The French Quarter swells with provincial pride now, Georgia cackle versus Pennsylvania cool. It is the national title they are talking about, after all.
"Everybody says this is the only bowl game that counts," said Wayne Radloff, Georgia center.
Saturday night in the 49th annual Sugar Bowl, No. 1 Georgia (11-0) will play No. 2 Penn State (10-1) in the Superdome. Herschel Walker seeks his second national title, Joe Paterno his first.
College football has a national championship game (No. 1 versus No. 2) for the sixth time in the 80 years of bowl games.
Oddsmakers insist it's "Penn State by 4." But after 17 seasons as Penn State coach, Paterno knows better. National titles, he's found, don't come easily, if at all. "I don't pay attention to odds," he said. "Nobody knows that much about this game."
The Nittany Lions players are as aware of the fact that Paterno has never won a national title as they are aware of Herschel Walker. "It's a reality. It's something we can't help but think about," said Todd Blackledge, Penn State quarterback.
And, then, there is the matter of Walker. Besides carrying the Georgia football team, Georgia's junior running back now carries the 1982 Heisman Trophy. This season, he ran for 1,752 yards and scored 17 touchdowns.
This is Georgia's third straight appearance in the Sugar Bowl. In 1981, the Bulldogs beat Notre Dame, 17-10, to win the national title. In 1982, the Bulldogs lost to Pittsburgh, 24-20, on Dan Marino's 33-yard touchdown pass to John Brown, a hallelujah heave that came with 35 seconds to play.
In those two Sugar Bowls, Walker rushed for a combined 244 yards and four touchdowns. "Nobody has stopped Herschel yet," said John Lastinger, Georgia quarterback. "We're going to keep using him until somebody does."
The Penn State defense fears not. After all, the Nittany Lions surrounded and stopped last year's Heisman Trophy winner, Marcus Allen, holding him to 85 yards in the 26-10 victory over Southern California in the 1982 Fiesta Bowl.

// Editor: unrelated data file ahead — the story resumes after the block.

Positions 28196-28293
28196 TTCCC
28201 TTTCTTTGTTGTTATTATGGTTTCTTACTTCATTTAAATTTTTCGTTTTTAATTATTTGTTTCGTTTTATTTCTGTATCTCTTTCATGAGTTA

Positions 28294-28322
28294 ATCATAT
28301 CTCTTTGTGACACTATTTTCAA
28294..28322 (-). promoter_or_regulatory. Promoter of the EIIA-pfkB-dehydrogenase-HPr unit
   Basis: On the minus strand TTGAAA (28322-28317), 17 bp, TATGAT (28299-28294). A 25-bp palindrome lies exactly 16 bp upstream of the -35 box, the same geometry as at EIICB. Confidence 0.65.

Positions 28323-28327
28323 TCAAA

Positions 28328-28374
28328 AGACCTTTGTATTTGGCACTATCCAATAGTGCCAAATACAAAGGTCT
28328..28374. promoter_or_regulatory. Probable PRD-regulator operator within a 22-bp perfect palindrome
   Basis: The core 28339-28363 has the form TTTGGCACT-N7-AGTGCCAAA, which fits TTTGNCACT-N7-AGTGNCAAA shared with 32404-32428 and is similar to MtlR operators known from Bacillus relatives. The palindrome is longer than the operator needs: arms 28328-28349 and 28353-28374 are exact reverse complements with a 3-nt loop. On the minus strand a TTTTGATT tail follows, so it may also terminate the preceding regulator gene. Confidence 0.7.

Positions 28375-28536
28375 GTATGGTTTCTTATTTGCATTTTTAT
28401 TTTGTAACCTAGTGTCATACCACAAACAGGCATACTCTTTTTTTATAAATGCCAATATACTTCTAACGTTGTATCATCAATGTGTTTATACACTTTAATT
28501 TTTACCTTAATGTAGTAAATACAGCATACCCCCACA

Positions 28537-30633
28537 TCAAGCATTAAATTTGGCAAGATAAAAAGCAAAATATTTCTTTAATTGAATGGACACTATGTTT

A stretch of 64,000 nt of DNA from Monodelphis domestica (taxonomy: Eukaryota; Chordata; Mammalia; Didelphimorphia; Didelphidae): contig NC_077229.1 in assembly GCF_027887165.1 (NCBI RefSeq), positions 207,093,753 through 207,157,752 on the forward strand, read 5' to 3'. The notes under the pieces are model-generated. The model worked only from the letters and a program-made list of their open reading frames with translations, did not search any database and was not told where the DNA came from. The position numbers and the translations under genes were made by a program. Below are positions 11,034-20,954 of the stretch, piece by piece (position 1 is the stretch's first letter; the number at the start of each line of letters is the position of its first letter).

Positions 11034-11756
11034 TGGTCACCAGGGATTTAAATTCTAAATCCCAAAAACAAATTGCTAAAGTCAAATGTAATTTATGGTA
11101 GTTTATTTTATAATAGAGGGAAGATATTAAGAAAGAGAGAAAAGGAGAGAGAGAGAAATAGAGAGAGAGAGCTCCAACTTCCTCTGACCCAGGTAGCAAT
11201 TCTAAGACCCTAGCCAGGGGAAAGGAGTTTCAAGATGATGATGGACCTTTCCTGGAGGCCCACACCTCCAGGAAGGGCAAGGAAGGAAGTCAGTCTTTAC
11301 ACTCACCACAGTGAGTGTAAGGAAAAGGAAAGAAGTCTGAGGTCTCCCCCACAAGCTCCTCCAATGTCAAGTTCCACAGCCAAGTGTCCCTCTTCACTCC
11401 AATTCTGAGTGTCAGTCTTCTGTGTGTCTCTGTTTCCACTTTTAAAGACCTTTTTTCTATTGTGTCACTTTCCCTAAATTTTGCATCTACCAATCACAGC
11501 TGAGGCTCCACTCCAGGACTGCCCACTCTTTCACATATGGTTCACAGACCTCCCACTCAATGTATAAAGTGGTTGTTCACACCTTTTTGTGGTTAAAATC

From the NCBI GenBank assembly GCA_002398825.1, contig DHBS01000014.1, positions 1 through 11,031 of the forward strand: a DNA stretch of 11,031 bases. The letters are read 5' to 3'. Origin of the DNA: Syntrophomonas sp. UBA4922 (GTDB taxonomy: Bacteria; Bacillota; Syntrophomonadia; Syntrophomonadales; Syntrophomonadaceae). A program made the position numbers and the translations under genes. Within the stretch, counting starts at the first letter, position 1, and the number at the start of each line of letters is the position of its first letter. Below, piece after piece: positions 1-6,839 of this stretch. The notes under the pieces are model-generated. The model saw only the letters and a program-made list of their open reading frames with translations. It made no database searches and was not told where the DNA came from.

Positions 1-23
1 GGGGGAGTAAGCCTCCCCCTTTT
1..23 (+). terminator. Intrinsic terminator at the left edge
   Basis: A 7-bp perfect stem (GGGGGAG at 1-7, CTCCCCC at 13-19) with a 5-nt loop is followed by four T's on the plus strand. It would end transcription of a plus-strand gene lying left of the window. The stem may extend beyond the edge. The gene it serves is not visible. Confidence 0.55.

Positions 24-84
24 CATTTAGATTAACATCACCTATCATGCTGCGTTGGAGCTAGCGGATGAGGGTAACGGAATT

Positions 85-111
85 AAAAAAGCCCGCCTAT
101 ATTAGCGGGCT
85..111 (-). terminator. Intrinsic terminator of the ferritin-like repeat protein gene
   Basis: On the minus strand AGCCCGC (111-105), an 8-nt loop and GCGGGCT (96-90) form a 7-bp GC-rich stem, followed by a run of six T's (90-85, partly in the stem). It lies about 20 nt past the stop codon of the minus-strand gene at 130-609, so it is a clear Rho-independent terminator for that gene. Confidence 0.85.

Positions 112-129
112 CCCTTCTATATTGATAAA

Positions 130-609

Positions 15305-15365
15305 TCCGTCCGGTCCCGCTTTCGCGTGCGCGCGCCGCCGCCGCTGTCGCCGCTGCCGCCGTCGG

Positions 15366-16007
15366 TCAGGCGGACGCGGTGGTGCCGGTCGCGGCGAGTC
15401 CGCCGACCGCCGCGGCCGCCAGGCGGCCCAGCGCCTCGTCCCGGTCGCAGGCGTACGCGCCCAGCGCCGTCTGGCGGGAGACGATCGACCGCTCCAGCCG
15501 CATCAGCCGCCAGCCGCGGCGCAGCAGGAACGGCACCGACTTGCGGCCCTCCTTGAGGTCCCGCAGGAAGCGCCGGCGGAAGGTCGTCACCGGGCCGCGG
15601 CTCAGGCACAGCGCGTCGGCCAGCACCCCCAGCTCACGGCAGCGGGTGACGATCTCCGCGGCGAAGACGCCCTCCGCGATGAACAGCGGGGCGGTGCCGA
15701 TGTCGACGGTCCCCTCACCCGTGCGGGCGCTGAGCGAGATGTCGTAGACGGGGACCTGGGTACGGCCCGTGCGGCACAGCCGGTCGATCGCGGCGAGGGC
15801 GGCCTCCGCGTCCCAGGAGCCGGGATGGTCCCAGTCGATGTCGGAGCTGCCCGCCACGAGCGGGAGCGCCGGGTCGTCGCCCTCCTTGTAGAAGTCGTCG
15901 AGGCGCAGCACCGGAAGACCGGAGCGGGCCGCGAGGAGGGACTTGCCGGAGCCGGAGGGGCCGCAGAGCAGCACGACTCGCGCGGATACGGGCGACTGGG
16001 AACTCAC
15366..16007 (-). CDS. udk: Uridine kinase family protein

"Herschel can be stopped and he will be stopped on Jan. 1," said Walker Lee Ashley, Penn State defensive end.
"They say he's the best at his position. I'd like to find out," said Mark Robinson, Penn State safety from John F. Kennedy High in Silver Spring, Md.
"Personally, I'm very tired of hearing about Herschel Walker," said Ken Kelley, Penn State linebacker. "He's going to take a big punishment. There's going to be six guys on him all the time."
Penn State running back Curt Warner, in a voice 1,041 yards strong, said of Walker: "I don't think our guys should threaten the man."
Herschel Walker said, "I think I'm just as ready as they are."
Georgia Coach Vince Dooley compared Penn State to the Pittsburgh national championship team of 1976. "Curt Warner is like Tony Dorsett and Todd Blackledge is like Matt Cavanaugh," Dooley said.
Paterno compared the Georgia offense to Nebraska's run-for-your-life offense of this season. "They'll try to dominate you up front," he said. Further, Paterno compared the Georgia defense to this year's Maryland defense. "Easier to run on than Maryland; tougher to pass against," he said.
Meanwhile, talk swirls about the mini-matchups, such as Georgia's pass defense versus Blackledge. Georgia intercepted 35 passes this season, best in the nation. Rover Terry Hoage led the colleges with 12. He said of his team, "We always find a way to win."
Blackledge threw for 2,218 yards, 22 touchdowns and 14 interceptions this season. He knows about pass defenses like Georgia's. "You really have to play with your head screwed on to beat them," Blackledge said. "They are a very opportunistic defense."
The Georgia defense versus the Penn State offense raises interesting perplexities for the Bulldogs. "They are the best balanced offensive football team I've seen," said Dooley.
The Penn State offense has the double-trouble, guess-your-best combination of Blackledge in the air and Warner on the ground.
How balanced an offense? Penn State gained 2,283 yards and 21 touchdowns rushing, 2,369 yards and 22 touchdowns passing. "We've been forced to pass this year more than in the past," said Blackledge, who doesn't seem to mind.
Penn State's only loss this year was at Alabama, 42-21. The Nittany Lions, however, recall another loss to Alabama more vividly and with greater reason: the 14-7 defeat in the 1979 Sugar Bowl. That was another No. 1 versus No. 2 game. That time, though, it was Penn State ranked No. 1 entering the game.
Making Penn State's 1983 Sugar Bowl perspective seem as simple as the number one itself, Warner says, "We know you don't have many chances to win a national championship."